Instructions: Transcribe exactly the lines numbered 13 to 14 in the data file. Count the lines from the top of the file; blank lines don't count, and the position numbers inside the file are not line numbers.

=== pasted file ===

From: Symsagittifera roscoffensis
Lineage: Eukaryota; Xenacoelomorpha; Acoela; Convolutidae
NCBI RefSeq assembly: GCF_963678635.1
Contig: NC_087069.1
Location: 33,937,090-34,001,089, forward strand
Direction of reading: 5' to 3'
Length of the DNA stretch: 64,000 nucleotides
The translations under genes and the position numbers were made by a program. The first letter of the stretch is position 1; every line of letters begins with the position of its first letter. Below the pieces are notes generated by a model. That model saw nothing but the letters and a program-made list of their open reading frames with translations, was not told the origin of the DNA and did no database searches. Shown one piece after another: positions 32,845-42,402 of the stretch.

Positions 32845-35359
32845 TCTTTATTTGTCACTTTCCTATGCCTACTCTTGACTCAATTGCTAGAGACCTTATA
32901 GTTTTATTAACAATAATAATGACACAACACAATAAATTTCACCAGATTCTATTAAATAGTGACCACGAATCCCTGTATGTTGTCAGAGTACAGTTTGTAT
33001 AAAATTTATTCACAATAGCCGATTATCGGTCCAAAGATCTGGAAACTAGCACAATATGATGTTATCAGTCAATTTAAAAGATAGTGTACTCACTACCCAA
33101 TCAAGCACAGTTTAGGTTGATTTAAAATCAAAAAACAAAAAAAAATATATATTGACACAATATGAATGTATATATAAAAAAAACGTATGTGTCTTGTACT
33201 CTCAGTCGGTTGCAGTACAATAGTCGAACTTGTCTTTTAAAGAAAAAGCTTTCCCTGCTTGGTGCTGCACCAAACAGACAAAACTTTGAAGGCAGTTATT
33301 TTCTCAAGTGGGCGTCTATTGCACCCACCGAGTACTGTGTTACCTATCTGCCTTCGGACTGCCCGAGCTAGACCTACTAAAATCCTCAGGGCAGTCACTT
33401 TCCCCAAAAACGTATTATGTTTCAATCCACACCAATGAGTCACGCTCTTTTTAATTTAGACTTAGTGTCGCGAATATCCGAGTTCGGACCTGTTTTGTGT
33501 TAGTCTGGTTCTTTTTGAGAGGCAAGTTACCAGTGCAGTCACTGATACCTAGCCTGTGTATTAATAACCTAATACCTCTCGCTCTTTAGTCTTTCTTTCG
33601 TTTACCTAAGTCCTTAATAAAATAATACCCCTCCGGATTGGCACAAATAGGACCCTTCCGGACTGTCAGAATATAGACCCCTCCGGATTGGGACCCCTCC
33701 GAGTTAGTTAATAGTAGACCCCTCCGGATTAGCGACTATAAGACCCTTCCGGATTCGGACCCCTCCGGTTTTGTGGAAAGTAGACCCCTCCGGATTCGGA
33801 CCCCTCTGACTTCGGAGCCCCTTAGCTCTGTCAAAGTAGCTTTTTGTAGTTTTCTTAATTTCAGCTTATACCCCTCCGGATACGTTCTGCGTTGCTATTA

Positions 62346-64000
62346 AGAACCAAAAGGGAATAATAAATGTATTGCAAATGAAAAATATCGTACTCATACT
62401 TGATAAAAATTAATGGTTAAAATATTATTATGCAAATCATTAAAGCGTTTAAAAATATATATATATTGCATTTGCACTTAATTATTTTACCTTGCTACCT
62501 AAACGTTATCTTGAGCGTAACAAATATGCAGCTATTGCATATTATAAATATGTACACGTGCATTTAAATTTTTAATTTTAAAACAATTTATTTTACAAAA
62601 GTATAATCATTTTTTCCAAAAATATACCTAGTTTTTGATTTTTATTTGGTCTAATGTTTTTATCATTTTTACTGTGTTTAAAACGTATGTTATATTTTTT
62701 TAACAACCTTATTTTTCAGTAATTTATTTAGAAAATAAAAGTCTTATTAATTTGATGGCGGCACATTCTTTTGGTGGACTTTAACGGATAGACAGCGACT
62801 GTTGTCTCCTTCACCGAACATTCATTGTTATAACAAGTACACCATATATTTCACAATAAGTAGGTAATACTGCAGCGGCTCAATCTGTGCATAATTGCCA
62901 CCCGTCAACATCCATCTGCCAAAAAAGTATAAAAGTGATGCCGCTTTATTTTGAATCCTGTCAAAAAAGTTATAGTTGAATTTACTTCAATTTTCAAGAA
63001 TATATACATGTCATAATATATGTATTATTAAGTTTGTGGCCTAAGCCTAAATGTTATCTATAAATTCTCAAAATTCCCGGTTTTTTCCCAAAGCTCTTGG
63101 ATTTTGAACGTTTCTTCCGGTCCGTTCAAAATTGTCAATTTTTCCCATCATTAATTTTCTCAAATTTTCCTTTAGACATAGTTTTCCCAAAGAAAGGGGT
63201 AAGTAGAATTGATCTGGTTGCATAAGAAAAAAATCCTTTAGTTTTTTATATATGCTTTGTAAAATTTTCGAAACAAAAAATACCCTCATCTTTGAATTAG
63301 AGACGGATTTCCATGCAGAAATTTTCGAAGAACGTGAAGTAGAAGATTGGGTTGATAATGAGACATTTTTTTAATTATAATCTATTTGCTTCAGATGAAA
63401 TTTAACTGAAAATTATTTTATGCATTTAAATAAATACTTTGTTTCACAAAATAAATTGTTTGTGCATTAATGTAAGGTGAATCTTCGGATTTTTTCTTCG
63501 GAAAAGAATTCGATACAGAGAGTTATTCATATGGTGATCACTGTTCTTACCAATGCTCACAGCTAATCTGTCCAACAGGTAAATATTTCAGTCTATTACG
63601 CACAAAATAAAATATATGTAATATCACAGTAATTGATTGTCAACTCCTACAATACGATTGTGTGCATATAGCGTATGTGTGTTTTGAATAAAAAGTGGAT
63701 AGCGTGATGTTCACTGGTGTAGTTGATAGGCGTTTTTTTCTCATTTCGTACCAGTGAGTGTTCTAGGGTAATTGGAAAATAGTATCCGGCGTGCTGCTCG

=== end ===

33101 TCAAGCACAGTTTAGGTTGATTTAAAATCAAAAAACAAAAAAAAATATATATTGACACAATATGAATGTATATATAAAAAAAACGTATGTGTCTTGTACT
33201 CTCAGTCGGTTGCAGTACAATAGTCGAACTTGTCTTTTAAAGAAAAAGCTTTCCCTGCTTGGTGCTGCACCAAACAGACAAAACTTTGAAGGCAGTTATT